I only just learned about this from a video that has some tragic failed attempts of guys declaring their love to the women they love (watch it till the end):

After I saw this video that I thought to myself:

“Hey, this is my chance to make up for missing Valentine’s day! I can celebrate with my wife as if we were actually in Colombia right now.”

Luckily for me, there’s no shortage of information online. I was able to figure out how Colombians celebrate Valentine’s day.

But first, let me tell you a little about my wife.

Raised Colombian: About my wife

Growing up, Paulita was raised like other kids in Colombia. 

You see, she was born in Canada, but her parents are from Colombia. Her parents are from Armenia and Manizales.

Paula’s parents spoke Spanish to her at home, she loved eating arepas, frijoles, and empanadas. She learned to dance mapalé, bambuco, and cúmbia. She played soccer and went to church. And to this day, she has fond memories of the festivals she went to, and the traditions her parents passed down to her.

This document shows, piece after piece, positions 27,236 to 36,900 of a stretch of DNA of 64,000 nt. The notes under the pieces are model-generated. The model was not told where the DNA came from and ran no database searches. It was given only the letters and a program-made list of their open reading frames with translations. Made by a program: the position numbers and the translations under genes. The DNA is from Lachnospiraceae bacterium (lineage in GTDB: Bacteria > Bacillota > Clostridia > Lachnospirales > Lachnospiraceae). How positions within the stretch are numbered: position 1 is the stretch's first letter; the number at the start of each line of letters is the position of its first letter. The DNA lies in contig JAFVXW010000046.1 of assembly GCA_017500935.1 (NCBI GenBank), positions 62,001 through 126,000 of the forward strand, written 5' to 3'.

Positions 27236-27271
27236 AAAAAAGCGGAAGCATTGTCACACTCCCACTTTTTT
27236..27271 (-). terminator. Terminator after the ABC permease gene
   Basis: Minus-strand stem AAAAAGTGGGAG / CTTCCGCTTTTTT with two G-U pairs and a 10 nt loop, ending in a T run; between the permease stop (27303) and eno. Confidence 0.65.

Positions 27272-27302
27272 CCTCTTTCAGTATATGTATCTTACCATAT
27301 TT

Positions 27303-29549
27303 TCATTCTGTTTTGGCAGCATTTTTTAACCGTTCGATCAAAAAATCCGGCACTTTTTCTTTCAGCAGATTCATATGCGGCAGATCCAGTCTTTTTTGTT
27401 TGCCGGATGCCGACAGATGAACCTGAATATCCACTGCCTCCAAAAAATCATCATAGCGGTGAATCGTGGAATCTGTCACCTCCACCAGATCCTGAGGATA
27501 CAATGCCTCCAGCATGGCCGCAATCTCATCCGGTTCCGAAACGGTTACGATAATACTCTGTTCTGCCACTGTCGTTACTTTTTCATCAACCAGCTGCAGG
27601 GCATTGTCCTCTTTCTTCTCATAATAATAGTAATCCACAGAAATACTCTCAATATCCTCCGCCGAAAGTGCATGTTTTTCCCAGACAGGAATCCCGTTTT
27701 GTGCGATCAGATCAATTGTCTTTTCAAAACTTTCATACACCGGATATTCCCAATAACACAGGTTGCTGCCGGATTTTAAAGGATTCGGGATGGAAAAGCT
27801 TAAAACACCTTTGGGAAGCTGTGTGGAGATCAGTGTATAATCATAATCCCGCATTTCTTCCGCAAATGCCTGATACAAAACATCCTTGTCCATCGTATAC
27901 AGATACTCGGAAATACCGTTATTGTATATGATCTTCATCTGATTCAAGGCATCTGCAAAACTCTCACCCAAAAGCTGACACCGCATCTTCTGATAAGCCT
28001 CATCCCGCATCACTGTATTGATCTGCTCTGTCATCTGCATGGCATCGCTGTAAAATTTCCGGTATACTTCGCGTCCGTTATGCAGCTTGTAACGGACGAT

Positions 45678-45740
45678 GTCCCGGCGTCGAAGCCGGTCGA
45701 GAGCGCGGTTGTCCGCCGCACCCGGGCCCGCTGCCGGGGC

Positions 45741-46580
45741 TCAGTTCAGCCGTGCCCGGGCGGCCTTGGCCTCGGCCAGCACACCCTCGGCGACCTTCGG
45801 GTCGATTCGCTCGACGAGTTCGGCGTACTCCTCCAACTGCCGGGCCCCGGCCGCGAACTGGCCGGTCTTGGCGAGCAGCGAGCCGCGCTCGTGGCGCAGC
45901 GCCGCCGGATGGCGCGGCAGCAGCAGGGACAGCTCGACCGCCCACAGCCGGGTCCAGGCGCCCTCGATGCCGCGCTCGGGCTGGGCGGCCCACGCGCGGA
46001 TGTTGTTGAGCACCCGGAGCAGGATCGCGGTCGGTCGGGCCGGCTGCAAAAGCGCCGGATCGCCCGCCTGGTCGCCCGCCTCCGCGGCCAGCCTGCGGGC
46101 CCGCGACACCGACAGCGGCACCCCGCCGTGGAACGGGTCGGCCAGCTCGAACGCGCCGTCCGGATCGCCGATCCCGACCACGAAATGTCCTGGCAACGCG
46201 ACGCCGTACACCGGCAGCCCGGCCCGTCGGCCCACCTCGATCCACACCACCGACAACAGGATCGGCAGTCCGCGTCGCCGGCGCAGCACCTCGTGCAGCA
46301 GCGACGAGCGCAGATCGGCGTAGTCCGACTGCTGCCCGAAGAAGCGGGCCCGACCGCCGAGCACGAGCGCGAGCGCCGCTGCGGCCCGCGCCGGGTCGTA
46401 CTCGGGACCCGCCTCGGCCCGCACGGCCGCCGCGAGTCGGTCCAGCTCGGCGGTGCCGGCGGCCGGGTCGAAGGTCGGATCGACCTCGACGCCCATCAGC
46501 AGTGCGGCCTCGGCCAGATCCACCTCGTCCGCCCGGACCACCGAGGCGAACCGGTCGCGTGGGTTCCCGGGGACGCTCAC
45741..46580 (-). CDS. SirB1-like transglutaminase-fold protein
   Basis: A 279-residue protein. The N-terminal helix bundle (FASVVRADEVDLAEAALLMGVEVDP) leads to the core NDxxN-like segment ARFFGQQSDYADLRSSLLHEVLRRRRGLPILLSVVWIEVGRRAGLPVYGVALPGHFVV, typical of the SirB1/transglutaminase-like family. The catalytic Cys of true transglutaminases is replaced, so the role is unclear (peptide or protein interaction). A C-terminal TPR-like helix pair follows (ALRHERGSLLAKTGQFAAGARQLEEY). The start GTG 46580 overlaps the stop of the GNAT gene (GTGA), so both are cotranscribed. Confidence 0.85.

And I know that she wants to pass on some of those traditions to our son. 

That’s actually a big reason why she started the Vamos Colombia website. To help other people connect with their Colombian roots.

This brings me to the question, how is Valentine’s day celebrated in Colombia?

This is How Colombians celebrate Valentine’s Day

I assumed most Colombians exchange gifts, plan to spend time alone, and write heartfelt letters to each other expressing their love and admiration.